This took me a minute. But! This time the pics tell you who the performers are. Small victories.
I have had some shit the last couple weeks. Literally and figuratively. My dad died two days ago. And a couple weeks back I was cleaning up a poop disaster and regretting that I encouraged the pooper to eat fiber the day prior. My dad was not the pooper. So, for now I have some pretty pictures from Garden of the Gods. The words aren’t here yet.
As a massive Kerouac fan, I was excited to visit Big Sur, the setting of Kerouac’s book of the same title. Kerouac’s epic descriptions of crossing Bixby Bridge had me captivated. And even though Kerouac was in the last stages of his surrender to alcohol when he wrote his last book, his appreciation for the natural landscape shined through all his episodes with DTs.
I thought I would make the trip to Big Sur during my time in Seattle. But my months there filled too quickly with hiking day trips, and work and personal trips out of town. As a birthday treat, Jeannine booked us a cabin there and some flights. Although I assumed this would be a trip I would take on my own, it’s clear I thought no one would have interest in joining me rather than a wish for solitude. The number of other Kerouac fans that I’ve known can be counted on one hand. And the intersection between close friends and Kerouac fans yields exactly one.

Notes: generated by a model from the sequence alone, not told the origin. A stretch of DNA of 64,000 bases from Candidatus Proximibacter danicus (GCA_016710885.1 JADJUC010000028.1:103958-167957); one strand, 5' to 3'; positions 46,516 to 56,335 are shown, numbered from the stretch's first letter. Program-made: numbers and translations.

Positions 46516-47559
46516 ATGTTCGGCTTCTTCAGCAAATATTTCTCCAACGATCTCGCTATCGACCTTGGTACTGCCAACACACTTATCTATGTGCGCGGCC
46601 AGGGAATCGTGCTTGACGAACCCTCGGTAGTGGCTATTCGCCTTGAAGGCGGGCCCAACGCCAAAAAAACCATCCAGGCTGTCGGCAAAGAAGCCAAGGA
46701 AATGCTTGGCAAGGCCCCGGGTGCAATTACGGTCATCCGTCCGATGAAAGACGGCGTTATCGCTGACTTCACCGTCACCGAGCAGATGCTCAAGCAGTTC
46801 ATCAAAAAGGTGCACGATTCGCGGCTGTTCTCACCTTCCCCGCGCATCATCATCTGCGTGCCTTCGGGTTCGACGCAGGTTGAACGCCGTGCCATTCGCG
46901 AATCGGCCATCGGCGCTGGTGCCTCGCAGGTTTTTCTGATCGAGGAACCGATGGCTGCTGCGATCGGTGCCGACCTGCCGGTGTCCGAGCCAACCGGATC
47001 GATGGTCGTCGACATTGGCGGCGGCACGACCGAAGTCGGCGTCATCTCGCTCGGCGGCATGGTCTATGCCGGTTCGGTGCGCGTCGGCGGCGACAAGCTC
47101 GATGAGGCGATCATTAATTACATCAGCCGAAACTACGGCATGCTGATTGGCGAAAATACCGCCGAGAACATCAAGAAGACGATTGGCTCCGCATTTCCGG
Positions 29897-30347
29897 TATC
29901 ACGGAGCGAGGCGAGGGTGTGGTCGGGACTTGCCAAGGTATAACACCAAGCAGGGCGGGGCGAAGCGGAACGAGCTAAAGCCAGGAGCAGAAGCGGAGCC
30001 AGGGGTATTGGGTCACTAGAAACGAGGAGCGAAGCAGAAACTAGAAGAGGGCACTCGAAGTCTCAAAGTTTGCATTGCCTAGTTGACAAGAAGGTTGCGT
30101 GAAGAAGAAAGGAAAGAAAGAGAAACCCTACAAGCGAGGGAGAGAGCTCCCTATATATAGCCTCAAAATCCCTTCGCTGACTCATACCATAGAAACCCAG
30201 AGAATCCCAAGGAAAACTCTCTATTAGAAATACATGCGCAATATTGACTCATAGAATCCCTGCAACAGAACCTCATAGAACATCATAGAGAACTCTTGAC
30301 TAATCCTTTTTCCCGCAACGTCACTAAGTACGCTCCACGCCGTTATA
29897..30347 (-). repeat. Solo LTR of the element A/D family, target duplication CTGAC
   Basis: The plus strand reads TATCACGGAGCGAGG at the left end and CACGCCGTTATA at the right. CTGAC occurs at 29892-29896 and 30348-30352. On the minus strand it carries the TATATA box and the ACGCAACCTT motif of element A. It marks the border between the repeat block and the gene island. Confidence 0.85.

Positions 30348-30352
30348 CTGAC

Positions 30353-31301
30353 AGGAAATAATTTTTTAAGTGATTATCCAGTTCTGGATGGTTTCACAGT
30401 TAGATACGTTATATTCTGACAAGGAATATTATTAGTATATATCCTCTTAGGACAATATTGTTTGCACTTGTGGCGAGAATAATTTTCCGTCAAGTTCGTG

We flew into San Francisco for a couple of days. Since we have both been there often enough to have exhausted all the typical tourist destinations, we took leisurely strolls across the city looking for some delicious food and enjoyable parks. Food find of note: Tartine is not to be missed.
We declined the entrance fee to the San Francisco Mission, but the outside of the old church was anachronistic in The Mission and worth a look. We were lured away by the people walking by with free Noosa yogurt. Our desire to seek this out was admittedly silly. Unless eaten immediately the yogurt would have gone to waste in our bags without refrigeration for the duration of the afternoon. This low-key vacation was made for following random impulses though, so the Noosa distraction led to a street fair.
The only mildly tourist activities we engaged in were visits to The Beat Museum and Visuvios. The Beat Museum was, well, beat. It was rundown and lacking in much paraphernalia apart from a number of Allen Ginsberg’s photographs that I have seen reproduced numerous times. Yet I was surrounded by a period and culture that has fascinated me for much of my adult life, so I was pleased none the less. With Visuvios just kitty corner to the museum , it felt wrong not to stop in.
The AirBNB place that we stayed in was super. Matt and Jeff were lovely hosts. Give them a look if you are ever travelling there.